"Form-based code" has become a buzz phrase among municipal planners in Vermont. Many say it's an idea whose time has come.
The conversation started in cities such as Newport, Burlington and South Burlington. But it's not strictly an urban planning tool; Shelburne has embraced form-based codes in its planning for the Route 7 corridor. Now Johnson is close to adapting form-based code regulations for its village center.
Form-based codes replace traditional zoning laws by regulating what development looks like, rather than what it's used for. However, it can also be implemented along side use-based zoning. For example, there are three codes being proposed in Johnson village: storefront, multi-use and neighborhood.
In Johnson, a form-based code committee has been meeting since last fall. The committee started a concerted community outreach effort last month, with information available at Town Meeting. A public input meeting on March 25 drew over 40 attendees, which is significant for a town of Johnson's size.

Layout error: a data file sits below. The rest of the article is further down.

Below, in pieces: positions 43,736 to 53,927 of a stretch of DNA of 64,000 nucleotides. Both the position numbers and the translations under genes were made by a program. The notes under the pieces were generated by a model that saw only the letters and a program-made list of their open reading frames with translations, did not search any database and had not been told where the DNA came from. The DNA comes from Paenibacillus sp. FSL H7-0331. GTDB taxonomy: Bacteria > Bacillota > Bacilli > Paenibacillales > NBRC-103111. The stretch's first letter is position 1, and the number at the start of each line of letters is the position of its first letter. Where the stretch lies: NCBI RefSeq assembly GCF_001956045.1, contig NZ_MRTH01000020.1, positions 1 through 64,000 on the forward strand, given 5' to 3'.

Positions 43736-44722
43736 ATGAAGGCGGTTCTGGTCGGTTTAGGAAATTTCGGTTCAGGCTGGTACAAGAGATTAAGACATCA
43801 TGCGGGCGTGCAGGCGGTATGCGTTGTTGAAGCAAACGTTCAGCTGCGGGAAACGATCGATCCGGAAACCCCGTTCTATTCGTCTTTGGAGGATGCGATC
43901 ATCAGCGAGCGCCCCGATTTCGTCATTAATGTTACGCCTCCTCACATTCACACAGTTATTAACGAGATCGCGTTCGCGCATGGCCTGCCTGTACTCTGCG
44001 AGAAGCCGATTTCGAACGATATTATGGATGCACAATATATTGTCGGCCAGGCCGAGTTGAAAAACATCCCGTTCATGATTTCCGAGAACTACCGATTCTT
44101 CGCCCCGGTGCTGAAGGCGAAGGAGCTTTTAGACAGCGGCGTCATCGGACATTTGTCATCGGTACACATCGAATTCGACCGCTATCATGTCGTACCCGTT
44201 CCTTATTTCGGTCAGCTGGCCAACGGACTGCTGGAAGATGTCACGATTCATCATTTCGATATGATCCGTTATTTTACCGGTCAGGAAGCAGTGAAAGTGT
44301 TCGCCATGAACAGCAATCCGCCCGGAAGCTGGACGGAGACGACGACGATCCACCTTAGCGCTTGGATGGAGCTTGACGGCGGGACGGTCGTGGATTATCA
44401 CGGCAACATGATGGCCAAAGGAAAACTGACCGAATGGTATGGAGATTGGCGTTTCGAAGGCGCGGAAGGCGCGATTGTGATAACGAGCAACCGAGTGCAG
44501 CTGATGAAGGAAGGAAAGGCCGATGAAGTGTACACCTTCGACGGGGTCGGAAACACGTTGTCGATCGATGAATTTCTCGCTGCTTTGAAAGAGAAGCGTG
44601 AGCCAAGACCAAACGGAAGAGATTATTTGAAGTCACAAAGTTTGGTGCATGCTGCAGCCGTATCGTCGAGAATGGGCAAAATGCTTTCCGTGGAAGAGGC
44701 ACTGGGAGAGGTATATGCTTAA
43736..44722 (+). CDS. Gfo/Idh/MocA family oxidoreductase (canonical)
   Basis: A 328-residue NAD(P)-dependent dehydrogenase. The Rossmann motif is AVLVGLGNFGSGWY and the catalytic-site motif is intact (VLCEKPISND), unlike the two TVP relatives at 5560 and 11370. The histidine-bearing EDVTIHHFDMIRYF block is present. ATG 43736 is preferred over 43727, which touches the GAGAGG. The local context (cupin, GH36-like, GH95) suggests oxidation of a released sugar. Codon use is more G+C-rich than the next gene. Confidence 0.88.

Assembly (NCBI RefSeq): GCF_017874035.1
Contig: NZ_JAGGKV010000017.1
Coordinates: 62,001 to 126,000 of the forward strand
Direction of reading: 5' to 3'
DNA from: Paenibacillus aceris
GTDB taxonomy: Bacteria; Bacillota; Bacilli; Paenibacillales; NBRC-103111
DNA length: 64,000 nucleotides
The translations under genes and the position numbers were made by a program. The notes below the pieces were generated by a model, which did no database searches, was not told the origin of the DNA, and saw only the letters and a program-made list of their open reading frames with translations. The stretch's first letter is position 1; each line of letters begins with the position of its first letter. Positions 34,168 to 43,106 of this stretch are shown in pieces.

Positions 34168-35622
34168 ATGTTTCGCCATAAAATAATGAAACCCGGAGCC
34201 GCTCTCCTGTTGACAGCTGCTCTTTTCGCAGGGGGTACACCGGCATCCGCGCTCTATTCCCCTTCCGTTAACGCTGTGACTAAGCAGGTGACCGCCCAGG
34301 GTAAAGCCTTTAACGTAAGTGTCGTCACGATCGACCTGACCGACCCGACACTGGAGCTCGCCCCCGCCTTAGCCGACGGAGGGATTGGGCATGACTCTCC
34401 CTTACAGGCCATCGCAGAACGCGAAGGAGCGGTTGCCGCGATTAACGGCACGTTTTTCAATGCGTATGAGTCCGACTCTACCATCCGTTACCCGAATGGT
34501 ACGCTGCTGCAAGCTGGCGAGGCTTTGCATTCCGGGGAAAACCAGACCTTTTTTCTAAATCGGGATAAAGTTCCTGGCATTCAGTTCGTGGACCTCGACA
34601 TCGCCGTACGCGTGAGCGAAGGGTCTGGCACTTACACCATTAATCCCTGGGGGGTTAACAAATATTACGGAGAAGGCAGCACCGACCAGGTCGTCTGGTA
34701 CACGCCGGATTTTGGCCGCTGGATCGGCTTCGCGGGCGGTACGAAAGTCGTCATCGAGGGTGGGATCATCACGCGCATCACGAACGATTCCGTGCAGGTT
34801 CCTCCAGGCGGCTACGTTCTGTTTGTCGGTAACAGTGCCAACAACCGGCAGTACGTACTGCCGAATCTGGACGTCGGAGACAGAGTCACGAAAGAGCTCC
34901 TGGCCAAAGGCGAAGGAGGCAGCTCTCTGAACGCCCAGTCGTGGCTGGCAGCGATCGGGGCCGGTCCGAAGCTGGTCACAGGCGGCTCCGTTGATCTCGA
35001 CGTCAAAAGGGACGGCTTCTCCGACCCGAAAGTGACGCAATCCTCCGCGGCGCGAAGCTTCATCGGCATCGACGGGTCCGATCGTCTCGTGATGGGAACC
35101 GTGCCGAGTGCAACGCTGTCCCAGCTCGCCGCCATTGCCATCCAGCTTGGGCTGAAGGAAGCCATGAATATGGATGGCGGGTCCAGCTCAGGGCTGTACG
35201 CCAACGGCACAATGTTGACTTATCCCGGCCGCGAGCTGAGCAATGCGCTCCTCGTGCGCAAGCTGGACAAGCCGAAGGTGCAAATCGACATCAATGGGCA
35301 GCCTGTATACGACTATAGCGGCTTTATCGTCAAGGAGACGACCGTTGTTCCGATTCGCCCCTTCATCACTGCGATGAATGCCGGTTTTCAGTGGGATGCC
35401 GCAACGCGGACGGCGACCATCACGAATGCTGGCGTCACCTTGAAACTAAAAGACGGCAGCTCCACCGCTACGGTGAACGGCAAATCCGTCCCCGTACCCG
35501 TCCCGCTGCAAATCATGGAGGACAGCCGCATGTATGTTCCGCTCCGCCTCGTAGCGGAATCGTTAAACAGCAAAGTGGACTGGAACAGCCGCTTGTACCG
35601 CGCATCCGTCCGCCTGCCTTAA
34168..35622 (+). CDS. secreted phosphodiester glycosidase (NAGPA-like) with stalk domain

Consultant Paul Dreher, of Newport, has been working with the Johnson committee. In a progress report Dreher issued earlier this month, he said the committee is working to have draft codes ready for public comment by the end of May. He said the committee's biggest job this month is raising public awareness:
In the upcoming month of April the FBCSC will also determine if and what additional public outreach is required and how that will be achieved. The project is near completion with the bulk of the remaining work revolving around public outreach and education.
A presentation prepared for the March 25 meeting defines form-based codes as "a regulatory tool that regulates municipal development primarily by form of the built environment and not by use." If done well, the presentation stated, form-based codes promote a "shared community vision."